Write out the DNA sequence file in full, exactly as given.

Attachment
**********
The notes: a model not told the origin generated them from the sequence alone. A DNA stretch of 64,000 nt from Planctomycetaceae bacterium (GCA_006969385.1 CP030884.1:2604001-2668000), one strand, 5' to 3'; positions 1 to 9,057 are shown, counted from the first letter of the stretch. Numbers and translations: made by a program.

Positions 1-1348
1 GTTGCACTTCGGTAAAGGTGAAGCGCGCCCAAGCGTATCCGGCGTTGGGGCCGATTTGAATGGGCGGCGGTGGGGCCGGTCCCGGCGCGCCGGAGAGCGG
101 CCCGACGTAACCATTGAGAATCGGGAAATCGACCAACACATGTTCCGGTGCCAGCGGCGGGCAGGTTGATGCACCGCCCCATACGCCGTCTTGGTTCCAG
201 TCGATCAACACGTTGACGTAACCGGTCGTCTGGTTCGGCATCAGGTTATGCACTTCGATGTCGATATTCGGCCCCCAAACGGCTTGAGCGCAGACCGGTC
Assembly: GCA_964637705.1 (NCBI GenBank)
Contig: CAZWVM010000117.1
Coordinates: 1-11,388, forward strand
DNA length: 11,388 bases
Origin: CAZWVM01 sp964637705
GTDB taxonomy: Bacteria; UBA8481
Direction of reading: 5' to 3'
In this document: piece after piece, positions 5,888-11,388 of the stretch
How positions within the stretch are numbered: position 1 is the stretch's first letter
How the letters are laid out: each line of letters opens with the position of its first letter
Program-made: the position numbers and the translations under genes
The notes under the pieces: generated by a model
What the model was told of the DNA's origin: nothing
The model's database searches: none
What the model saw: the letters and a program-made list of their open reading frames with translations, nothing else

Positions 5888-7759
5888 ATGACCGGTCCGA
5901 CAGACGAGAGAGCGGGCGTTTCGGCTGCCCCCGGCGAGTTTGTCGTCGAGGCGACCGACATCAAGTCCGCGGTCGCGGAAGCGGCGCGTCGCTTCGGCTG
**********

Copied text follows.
The notes: a model not told the origin generated them from the sequence alone. A DNA stretch of 64,000 nt from Planctomycetaceae bacterium (GCA_006969385.1 CP030884.1:2604001-2668000), one strand, 5' to 3'; positions 1 to 9,057 are shown, counted from the first letter of the stretch. Numbers and translations: made by a program.

Positions 1-1348
1 GTTGCACTTCGGTAAAGGTGAAGCGCGCCCAAGCGTATCCGGCGTTGGGGCCGATTTGAATGGGCGGCGGTGGGGCCGGTCCCGGCGCGCCGGAGAGCGG
101 CCCGACGTAACCATTGAGAATCGGGAAATCGACCAACACATGTTCCGGTGCCAGCGGCGGGCAGGTTGATGCACCGCCCCATACGCCGTCTTGGTTCCAG
201 TCGATCAACACGTTGACGTAACCGGTCGTCTGGTTCGGCATCAGGTTATGCACTTCGATGTCGATATTCGGCCCCCAAACGGCTTGAGCGCAGACCGGTC
Assembly: GCA_964637705.1 (NCBI GenBank)
Contig: CAZWVM010000117.1
Coordinates: 1-11,388, forward strand
DNA length: 11,388 bases
Origin: CAZWVM01 sp964637705
GTDB taxonomy: Bacteria; UBA8481
Direction of reading: 5' to 3'
In this document: piece after piece, positions 5,888-11,388 of the stretch
How positions within the stretch are numbered: position 1 is the stretch's first letter
How the letters are laid out: each line of letters opens with the position of its first letter
Program-made: the position numbers and the translations under genes
The notes under the pieces: generated by a model
What the model was told of the DNA's origin: nothing
The model's database searches: none
What the model saw: the letters and a program-made list of their open reading frames with translations, nothing else

Positions 5888-7759
5888 ATGACCGGTCCGA
5901 CAGACGAGAGAGCGGGCGTTTCGGCTGCCCCCGGCGAGTTTGTCGTCGAGGCGACCGACATCAAGTCCGCGGTCGCGGAAGCGGCGCGTCGCTTCGGCTG